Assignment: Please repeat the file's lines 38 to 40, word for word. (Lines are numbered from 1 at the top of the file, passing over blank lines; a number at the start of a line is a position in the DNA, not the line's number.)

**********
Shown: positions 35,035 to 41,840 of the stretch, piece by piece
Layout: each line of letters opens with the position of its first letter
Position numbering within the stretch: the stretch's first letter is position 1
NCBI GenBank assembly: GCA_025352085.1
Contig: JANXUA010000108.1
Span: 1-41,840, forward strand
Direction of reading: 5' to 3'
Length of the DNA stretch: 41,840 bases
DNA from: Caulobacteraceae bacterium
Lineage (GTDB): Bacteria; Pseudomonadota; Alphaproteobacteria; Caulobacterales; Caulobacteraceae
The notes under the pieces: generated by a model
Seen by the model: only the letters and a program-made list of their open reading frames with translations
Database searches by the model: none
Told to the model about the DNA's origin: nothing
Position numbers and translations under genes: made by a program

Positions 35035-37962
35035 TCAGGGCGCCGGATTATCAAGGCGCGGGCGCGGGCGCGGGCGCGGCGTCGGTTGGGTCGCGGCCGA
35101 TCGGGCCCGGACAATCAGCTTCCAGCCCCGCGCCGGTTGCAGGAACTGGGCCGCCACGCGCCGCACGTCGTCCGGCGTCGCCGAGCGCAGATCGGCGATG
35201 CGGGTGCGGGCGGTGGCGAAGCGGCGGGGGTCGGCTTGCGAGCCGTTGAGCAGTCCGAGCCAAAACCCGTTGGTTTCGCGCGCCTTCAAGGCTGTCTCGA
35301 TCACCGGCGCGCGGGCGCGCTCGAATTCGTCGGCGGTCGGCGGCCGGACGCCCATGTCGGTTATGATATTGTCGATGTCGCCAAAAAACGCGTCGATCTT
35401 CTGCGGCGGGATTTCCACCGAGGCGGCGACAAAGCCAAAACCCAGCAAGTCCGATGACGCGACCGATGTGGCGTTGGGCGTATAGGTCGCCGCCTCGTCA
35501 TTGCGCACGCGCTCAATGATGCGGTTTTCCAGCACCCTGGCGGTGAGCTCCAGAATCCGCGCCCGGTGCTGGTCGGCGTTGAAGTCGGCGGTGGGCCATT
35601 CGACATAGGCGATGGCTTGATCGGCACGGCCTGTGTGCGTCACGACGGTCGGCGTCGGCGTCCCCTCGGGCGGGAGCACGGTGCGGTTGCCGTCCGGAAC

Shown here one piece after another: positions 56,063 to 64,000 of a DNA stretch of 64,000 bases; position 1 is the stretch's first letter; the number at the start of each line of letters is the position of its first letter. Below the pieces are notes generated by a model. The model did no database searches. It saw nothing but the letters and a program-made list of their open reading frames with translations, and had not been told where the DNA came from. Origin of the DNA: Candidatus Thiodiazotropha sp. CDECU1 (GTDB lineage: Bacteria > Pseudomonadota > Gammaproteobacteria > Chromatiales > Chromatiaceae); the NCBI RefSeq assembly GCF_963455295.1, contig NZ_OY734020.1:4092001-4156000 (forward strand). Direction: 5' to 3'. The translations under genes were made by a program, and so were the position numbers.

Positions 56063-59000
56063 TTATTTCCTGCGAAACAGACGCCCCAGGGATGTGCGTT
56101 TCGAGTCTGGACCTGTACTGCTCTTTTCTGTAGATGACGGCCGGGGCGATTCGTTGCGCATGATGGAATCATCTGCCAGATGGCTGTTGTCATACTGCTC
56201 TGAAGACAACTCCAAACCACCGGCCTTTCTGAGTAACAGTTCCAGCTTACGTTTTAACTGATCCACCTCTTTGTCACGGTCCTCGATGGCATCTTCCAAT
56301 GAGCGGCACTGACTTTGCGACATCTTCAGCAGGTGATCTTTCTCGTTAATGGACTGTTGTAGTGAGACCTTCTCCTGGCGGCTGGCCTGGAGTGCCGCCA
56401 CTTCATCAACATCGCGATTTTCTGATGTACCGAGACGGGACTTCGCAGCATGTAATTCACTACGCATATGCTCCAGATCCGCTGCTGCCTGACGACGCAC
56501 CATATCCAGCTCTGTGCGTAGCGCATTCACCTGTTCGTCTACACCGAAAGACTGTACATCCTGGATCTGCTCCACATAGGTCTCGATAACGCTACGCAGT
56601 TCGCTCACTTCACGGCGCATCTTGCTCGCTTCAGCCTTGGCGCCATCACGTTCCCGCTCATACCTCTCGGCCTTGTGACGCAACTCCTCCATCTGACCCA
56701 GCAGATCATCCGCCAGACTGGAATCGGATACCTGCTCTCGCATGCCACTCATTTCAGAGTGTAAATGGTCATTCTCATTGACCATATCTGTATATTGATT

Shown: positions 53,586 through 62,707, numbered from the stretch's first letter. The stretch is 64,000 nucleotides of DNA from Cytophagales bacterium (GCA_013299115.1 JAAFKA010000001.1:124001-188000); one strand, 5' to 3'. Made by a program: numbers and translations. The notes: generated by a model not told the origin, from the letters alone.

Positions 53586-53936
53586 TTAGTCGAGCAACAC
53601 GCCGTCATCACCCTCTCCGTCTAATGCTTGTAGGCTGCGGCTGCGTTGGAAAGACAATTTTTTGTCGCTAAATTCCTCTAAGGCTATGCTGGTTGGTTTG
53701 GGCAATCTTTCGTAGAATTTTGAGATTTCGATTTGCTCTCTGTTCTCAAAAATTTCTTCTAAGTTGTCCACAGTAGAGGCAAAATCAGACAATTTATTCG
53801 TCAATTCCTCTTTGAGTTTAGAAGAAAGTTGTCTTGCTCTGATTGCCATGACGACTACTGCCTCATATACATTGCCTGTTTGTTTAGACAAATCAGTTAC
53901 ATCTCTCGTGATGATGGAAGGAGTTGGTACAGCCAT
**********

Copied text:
53701 GGCAATCTTTCGTAGAATTTTGAGATTTCGATTTGCTCTCTGTTCTCAAAAATTTCTTCTAAGTTGTCCACAGTAGAGGCAAAATCAGACAATTTATTCG
53801 TCAATTCCTCTTTGAGTTTAGAAGAAAGTTGTCTTGCTCTGATTGCCATGACGACTACTGCCTCATATACATTGCCTGTTTGTTTAGACAAATCAGTTAC
53901 ATCTCTCGTGATGATGGAAGGAGTTGGTACAGCCAT